Prenatal Alcohol Exposure Can Alter the Brain’s Developing Pain Regulatory System
Tim F. Oberlander, corresponding author of the study and a professor in the Division of Developmental Pediatrics at the BC Children's Hospital, the Child and Family Research Institute (CFRI), and the University of British Columbia, said that he and his colleagues have been studying reactions to acute pain and stress regulation in newborns of mothers who took SSRI antidepressants such as Prozac during pregnancy. Another researcher, Sandra Jacobson, a professor in the Department of Psychiatry and Behavioral Neurosciences at Wayne State University, and her colleagues were also studying stress regulation and development in children who were neonatally exposed to alcohol.
Because SSRI antidepressants and alcohol both alter serotonin, which either blunts or dampens pain pathways in the brain, the researchers wanted to collaborate to examine how prenatal alcohol exposure affects pain-related responses in newborns.
Teams from both laboratories worked at the University of Cape Town, South Africa, recruiting mothers during their third trimester of pregnancy. During the first few days of life, 28 newborns were examined. Half had been heavily exposed to alcohol during pregnancy, and half were exposed to light drinking or no drinking. The researchers collected biobehavioral markers (heart rate, facial actions, salivary cortisol, and more) at three different times when blood was collected through a heel lance, which is acutely painful. The newborns were also assessed on an abbreviated Brazelton Neonatal Behavioral Assessment Scale.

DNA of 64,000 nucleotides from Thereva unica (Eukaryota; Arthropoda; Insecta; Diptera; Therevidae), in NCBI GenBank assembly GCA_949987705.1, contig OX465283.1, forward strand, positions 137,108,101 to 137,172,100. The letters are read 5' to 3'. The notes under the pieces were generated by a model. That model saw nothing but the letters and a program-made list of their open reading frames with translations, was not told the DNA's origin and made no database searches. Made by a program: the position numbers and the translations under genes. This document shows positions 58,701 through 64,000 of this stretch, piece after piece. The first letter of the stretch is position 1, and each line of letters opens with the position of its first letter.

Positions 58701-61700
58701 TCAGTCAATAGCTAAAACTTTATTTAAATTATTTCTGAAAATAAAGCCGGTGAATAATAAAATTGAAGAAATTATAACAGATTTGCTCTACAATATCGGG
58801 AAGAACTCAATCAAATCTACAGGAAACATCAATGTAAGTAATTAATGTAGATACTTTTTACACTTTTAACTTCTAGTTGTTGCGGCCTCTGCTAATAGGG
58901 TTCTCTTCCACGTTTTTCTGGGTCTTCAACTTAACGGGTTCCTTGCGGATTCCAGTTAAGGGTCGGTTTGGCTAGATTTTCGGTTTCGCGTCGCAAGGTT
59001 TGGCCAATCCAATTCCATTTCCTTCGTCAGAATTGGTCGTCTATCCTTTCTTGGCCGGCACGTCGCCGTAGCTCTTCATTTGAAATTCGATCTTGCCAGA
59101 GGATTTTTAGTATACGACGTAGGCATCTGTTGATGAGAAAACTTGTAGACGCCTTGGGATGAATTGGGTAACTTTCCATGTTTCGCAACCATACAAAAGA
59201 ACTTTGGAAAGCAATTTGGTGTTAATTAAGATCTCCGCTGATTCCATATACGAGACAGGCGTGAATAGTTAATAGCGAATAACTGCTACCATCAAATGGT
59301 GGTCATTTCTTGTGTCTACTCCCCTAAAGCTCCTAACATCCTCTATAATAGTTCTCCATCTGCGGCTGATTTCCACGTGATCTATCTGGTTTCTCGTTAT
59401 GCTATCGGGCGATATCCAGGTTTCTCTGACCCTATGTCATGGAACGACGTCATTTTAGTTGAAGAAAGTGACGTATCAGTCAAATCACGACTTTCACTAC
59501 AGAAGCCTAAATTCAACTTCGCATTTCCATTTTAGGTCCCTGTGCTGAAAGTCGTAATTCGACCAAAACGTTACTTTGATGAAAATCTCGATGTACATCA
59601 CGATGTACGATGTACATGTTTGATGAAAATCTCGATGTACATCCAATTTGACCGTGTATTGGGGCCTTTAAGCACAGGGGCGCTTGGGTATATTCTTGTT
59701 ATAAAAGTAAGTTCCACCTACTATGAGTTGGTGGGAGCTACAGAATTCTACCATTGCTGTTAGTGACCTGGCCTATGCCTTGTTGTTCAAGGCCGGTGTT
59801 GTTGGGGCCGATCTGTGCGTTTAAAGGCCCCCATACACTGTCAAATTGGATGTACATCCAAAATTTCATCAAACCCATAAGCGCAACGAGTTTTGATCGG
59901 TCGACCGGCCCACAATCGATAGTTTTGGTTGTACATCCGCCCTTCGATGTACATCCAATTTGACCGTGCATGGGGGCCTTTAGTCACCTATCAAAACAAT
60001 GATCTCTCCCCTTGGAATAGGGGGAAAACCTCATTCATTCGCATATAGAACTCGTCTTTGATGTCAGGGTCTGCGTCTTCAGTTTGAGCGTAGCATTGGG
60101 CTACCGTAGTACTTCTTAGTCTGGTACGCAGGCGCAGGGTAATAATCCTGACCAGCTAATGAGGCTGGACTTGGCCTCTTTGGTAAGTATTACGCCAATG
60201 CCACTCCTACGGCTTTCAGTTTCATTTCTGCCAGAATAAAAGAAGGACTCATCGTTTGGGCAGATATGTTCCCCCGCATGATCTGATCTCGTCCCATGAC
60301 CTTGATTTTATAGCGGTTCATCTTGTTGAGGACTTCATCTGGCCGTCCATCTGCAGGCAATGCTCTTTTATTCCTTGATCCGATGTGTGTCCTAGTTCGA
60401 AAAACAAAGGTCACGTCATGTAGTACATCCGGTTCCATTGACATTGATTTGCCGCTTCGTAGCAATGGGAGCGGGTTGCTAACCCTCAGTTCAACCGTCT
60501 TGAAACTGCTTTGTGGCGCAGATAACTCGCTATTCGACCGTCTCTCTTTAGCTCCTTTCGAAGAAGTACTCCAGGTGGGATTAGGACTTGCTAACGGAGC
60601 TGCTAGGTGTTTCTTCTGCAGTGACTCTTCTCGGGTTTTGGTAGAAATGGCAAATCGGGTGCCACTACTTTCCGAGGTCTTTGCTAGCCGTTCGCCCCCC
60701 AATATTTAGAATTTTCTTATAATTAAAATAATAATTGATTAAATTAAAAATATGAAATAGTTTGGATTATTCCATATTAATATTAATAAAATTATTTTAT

Oberlander said that alcohol-exposed newborns had blunted or dampened responses to the heel lance compared to newborns with little or no alcohol exposure. The stress hormone cortisol decreased in alcohol-exposed infants and remained almost unchanged in non-exposed infants. Looking at behavioral responses, they found no differences between the two groups with regard to facial responses, but infants who were exposed to alcohol during pregnancy were less aroused according to the Brazelton Neonatal Behavioral Assessment Scale.
The blunted response to pain suggests that alcohol affects the infant’s developing pain regulatory system. Previous studies by Jacobson and others have shown that prenatal alcohol exposure can affect an infant’s reactions for up to one year.
Oberlander said that in summary, their findings show that prenatal alcohol exposure alters important areas of brain function in newborns. Altered stress regulation can increase the risk of mental and physical health problems later in life.
Source: Alcoholism: Clinical & Experimental Research, Prenatal alcohol exposure can alter the brain's developing pain regulatory system, January 27, 2010